Posts Tagged ‘security’

Stifling, Suffocating, Security?

Security risk management requires balancing a number of stakeholders needs. The risk owners, ultimately a board of directors of an institution, set a risk appetite (whether implicitly or explicitly) , the business managers and leaders then seek to operate within that appetite to drive growth or deliver their mission. There is commonly a tension between the hunger for growth versus the desire for safety which tends to be very easily handled at an executive level but becomes increasingly more contentious the further down an organisation a disagreement occurs.
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Talking Up Security

A keynote I gave to GDSCon 2017 on how security practitioners should engage with senior executives.

Strategic Security Management Challenges

I was recently asked by a consultancy firm to provide a keynote talking about the challenges I had faced as a security leader during my career and how the consultancy could start thinking about how to help people in my position. I appreciated the customer-first orientation they were adopting, refreshing in a world of consultancies that have a habit of leading sales engagements with why it would be both foolish and dangerous not to buy their off-the-shelf industrialised services that were designed for smaller more focused firms with less in-house capability.

Large global enterprises share much in common but the key themes of concern for a security leader in my experience are:

  • Complexity (the old enemy of security),
  • Scale,
  • Availability of the right people and
  • Culture

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The Future of Security Automation.

It is entirely possible I am about to have a flying car moment. Recently I have been asked by a variety of product vendors and security consultancies for my opinions on the future direction of security and where they should be focusing their innovation efforts. I’m honestly not sure why I get asked this but I enjoy both the sound of my own voice and free lunches so i’m not complaining. Here is my view on the core of how we will be delivering security in large enterprises in the near-ish future.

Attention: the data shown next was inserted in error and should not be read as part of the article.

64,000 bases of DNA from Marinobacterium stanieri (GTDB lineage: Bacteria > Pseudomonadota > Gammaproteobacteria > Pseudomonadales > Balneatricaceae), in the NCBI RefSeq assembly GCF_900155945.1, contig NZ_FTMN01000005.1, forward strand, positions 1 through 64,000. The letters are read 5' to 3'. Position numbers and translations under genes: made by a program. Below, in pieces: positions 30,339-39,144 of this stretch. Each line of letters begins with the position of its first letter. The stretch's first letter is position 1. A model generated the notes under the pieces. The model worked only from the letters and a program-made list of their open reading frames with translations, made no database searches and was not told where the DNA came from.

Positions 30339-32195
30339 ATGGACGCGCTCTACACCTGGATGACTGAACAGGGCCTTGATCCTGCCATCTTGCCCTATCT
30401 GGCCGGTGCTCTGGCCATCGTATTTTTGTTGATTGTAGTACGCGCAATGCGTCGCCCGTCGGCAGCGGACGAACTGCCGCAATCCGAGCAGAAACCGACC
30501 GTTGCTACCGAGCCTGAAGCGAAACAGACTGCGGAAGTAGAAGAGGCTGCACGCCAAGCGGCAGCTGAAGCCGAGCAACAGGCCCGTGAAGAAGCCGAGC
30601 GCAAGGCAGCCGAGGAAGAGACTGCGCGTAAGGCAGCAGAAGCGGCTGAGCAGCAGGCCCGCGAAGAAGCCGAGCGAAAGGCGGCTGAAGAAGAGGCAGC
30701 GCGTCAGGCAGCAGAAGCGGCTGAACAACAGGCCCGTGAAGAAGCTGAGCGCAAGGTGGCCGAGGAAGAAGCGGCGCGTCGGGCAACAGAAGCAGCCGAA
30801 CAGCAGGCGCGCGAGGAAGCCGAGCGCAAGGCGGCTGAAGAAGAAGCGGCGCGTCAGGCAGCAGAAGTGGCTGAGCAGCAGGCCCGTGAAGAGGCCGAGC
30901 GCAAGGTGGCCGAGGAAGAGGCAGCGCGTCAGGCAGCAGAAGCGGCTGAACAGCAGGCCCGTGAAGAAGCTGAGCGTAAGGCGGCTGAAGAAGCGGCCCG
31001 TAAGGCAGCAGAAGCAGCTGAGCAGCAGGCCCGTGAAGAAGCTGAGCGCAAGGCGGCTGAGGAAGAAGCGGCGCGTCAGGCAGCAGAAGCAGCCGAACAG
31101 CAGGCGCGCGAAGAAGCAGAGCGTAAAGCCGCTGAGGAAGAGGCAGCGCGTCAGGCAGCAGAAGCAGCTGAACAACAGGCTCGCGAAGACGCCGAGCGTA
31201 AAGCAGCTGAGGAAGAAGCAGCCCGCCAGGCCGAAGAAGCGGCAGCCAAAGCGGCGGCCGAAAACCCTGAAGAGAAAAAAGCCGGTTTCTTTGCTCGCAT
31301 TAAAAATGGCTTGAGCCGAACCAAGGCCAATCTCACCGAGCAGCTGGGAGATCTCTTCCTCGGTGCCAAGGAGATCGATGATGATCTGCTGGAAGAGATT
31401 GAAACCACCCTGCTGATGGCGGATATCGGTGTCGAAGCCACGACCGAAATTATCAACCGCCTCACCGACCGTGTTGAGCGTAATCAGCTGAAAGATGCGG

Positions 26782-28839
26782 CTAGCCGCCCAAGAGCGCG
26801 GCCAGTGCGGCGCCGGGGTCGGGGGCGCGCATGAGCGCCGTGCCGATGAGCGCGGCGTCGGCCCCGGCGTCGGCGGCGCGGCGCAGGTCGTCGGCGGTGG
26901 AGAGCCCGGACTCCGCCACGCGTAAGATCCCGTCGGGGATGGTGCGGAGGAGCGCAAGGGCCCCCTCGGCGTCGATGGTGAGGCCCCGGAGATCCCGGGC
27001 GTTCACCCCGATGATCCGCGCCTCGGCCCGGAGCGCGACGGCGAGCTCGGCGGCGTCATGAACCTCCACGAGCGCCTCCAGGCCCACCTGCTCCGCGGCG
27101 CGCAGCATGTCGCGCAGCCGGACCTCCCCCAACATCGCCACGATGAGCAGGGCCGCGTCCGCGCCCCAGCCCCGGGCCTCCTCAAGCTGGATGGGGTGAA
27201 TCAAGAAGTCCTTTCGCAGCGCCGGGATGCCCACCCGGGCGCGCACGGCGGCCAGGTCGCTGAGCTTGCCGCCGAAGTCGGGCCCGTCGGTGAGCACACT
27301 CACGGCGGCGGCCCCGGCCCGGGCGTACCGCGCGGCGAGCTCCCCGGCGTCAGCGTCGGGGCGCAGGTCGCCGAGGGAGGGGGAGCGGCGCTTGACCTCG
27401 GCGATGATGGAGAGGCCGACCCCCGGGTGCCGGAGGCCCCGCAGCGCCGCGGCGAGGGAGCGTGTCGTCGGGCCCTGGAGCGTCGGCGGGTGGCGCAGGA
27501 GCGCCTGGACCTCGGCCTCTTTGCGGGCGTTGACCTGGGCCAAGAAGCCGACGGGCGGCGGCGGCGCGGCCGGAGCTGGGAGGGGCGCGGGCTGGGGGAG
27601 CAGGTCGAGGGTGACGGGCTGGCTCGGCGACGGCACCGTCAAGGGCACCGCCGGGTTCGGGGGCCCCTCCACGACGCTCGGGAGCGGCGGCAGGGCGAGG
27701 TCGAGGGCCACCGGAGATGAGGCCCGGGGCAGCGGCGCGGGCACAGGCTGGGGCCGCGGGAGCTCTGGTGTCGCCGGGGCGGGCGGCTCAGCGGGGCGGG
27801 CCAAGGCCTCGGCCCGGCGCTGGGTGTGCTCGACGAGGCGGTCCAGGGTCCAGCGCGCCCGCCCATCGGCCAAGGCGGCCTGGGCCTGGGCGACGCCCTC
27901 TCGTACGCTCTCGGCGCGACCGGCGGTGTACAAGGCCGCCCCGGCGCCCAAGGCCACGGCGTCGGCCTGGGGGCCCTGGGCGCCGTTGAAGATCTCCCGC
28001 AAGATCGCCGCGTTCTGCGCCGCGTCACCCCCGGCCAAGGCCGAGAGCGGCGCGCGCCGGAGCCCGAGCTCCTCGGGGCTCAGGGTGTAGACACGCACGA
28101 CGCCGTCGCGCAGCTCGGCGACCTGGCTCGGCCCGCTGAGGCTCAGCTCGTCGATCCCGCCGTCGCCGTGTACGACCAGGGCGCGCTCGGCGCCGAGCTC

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Not so basic but definitely essential.

We keep talking about new shiny, and increasingly fragile, controls that will prevent attacks or fiendishly clever algorithms or AI to which we can outsource all that hard or fast thinking we’re not good at but we are all still staring down the barrels of a loaded data breach gun waiting for it to go off. The thing is we seem to be holding that gun to our own heads and it’s not like we don’t realise. All the talk of ‘basics’, ‘essentials, ‘foundations’ points at a relatively common set of issues usually focused on some combination of the following:

  • IT Maintenance (patching, replacing end-of-life platforms, inventories, baseline builds etc),
  • Network security (internal segmentation),
  • Access Management (efficient joiners, movers, leavers processes, privileged user management)
  • Security Monitoring (effective visibility),
  • Incident Response (tested plans, exercised staff)

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